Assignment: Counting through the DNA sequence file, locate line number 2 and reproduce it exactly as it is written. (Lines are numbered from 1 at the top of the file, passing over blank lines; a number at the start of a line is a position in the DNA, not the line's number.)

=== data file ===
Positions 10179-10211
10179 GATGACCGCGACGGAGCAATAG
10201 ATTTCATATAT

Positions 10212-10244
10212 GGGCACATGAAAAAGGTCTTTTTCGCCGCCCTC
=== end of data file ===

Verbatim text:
10179 GATGACCGCGACGGAGCAATAG